14 July 2013

Update the Google+ Notification Counter

Google updates the Google+ notification counter automatically, but there's a simple way to force a refresh: mouse over the bell icon. This works for Google+ and all Google services that show the notification icon in the navigation bar.

You can also click the bell icon to refresh the counter and see the latest notifications, but this should be obvious. Most likely, Google anticipates your actions and assumes that you are about to click the bell icon when you mouse over it and that's why it updates the counter.

Another tip: drag the bell icon to the address bar or right-click it and select "open link in new tab" to read the Google+ notifications in a new page.

The Updates Chart for Android Phones

I was trying to find if there's an Android phone that was officially updated for more than 2 years and came up with this list, mostly based on data from Wikipedia articles. Some of the phones have multiple versions and not all of them were updated, while some of the updates were delayed by carriers. I only included the date when the last update was released. Recent phones like Galaxy S3/S4, HTC One X, HTC One, Nexus 4 aren't included, but One S is included because it will no longer be updated.

For now, Nexus S and HTC Thunderbolt are the champions, with 22 months of updates. Most phones from the list got 2 major updates and were supported for less than a year and a half, but these are the flagship devices. If Galaxy Nexus is updated to Android 4.3, it will probably be the first Android phone with more than 2 years of official updates.

Note: Dates are in the dd/mm/yyyy format and dd is always 01. It's a workaround for Google Sheets, which doesn't support the mm/yyyy format.

Know What Software To Uninstall With Should I Remove It?

Should I Remove It?

Here at MakeUseOf, we've put out many articles reviewing and highlighting software that allows you to completely and cleanly uninstall applications from your system. One issue many of you run into is not knowing which of your installed programs are essential. When you buy a new PC, it's going to come with at least one or two pre-installed programs that you will want to remove immediately. You need a way to tell apart bloatware from useful software. Should I Remove It? will tell you just that.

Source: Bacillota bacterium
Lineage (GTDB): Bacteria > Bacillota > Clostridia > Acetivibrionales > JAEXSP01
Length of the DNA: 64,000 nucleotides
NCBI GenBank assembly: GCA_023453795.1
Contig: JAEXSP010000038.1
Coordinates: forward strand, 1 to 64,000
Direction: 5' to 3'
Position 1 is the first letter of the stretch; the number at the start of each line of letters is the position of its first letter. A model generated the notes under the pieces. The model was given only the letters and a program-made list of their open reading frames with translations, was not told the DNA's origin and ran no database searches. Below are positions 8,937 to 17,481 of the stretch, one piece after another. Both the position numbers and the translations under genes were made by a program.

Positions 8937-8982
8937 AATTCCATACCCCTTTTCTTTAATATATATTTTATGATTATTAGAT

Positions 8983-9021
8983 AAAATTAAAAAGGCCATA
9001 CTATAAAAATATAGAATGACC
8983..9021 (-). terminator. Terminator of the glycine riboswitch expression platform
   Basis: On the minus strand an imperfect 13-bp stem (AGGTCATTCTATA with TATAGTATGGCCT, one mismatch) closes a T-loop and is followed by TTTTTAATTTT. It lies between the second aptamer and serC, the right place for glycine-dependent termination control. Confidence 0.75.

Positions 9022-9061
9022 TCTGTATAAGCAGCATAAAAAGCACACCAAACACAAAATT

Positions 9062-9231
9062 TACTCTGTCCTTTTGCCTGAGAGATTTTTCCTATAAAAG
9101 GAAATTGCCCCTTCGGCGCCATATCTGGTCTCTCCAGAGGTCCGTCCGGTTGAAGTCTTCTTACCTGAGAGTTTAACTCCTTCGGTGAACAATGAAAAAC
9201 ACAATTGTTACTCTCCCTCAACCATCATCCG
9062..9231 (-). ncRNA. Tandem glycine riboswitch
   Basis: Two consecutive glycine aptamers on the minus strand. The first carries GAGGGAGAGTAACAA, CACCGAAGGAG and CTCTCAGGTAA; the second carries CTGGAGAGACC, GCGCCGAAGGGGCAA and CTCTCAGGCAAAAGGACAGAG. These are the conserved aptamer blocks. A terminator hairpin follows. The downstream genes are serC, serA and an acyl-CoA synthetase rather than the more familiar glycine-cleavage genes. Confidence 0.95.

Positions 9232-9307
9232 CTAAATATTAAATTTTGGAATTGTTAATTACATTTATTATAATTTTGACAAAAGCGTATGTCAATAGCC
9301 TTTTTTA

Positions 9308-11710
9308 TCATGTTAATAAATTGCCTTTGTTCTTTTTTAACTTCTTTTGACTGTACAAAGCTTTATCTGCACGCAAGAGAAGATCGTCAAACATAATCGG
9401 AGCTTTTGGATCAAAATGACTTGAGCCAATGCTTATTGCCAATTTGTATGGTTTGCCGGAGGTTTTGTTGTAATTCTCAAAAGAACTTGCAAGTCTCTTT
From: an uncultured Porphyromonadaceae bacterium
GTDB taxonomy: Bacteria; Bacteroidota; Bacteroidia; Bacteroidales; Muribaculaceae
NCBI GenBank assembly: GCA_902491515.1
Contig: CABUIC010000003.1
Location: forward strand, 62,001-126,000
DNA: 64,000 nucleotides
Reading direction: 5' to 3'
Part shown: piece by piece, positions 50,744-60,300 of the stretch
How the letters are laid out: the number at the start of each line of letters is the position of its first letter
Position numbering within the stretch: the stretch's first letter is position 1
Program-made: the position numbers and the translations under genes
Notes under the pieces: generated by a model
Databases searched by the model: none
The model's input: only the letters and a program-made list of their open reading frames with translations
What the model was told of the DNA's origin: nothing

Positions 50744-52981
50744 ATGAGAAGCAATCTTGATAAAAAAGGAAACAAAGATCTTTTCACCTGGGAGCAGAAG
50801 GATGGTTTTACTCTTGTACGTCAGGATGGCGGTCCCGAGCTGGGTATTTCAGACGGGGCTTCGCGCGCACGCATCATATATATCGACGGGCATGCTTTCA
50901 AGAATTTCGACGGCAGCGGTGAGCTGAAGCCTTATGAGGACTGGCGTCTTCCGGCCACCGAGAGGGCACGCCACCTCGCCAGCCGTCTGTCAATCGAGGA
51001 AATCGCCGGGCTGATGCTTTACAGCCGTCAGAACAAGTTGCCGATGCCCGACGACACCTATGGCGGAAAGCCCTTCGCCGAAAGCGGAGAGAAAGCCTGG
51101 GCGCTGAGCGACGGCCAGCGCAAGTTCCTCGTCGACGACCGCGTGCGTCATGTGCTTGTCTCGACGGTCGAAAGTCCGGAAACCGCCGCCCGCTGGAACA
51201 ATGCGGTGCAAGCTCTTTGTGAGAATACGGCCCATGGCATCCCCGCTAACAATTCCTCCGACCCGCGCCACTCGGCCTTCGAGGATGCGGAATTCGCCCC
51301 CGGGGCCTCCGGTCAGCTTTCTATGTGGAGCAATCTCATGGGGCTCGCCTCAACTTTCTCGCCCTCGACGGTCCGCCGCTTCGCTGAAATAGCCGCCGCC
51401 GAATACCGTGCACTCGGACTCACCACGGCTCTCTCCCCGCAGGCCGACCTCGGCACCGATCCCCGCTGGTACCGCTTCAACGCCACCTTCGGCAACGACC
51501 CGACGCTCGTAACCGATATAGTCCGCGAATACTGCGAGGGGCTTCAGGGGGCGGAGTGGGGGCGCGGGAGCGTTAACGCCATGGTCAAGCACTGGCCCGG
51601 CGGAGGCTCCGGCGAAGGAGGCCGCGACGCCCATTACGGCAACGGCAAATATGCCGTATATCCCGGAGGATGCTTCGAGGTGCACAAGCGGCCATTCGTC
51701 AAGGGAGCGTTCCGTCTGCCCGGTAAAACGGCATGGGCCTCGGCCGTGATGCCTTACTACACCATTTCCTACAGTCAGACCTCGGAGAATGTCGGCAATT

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4 Things You Didn’t Know About BitTorrent


What do you think of when you hear the word “BitTorrent”? It probably depends on who you are. If you're an average Internet user, you think of free stuff. If you’re the president of a large multimedia corporation you think of pirates, grabbing your goodies without paying. And if you’re not technically inclined, you think of the magical way in which your tech-savvy friends find all that great stuff they didn’t pay for.

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Mute All Google+ Posts From a Person or Page

If you follow some people or pages that clutter your Google+ stream or if you'd like to read their posts when you click their circle, there's a very easy way to mute them.

1. Create a new circle. You can call it Muted.

2. Add the people and pages you want to mute.

3. Go to your Google+ stream, click "More" below the search box and select the circle you've created.

4. Click the wheel icon from the "In this circle" box and uncheck "Show posts in Home stream".

5. You can add other people later to the Muted circle. You can also mute other circles or just pick "Amount: Fewer" from the settings menu instead of hiding all the posts.

Don’t Want To Pay For Red Hat Linux? Try CentOS Instead


In case you don't know already, most of the web is powered by Linux -- Facebook, Twitter, Google, and a vast majority of other major Internet sites use Linux for their servers. While server administrators can choose between multiple distributions for their enterprise or server setups, the primary leader of these distributions is Red Hat. However, Red Hat Enterprise Linux, or RHEL for short, costs a lot of money in support fees. If RHEL interests you but money is an issue, then it's almost a given to try CentOS.

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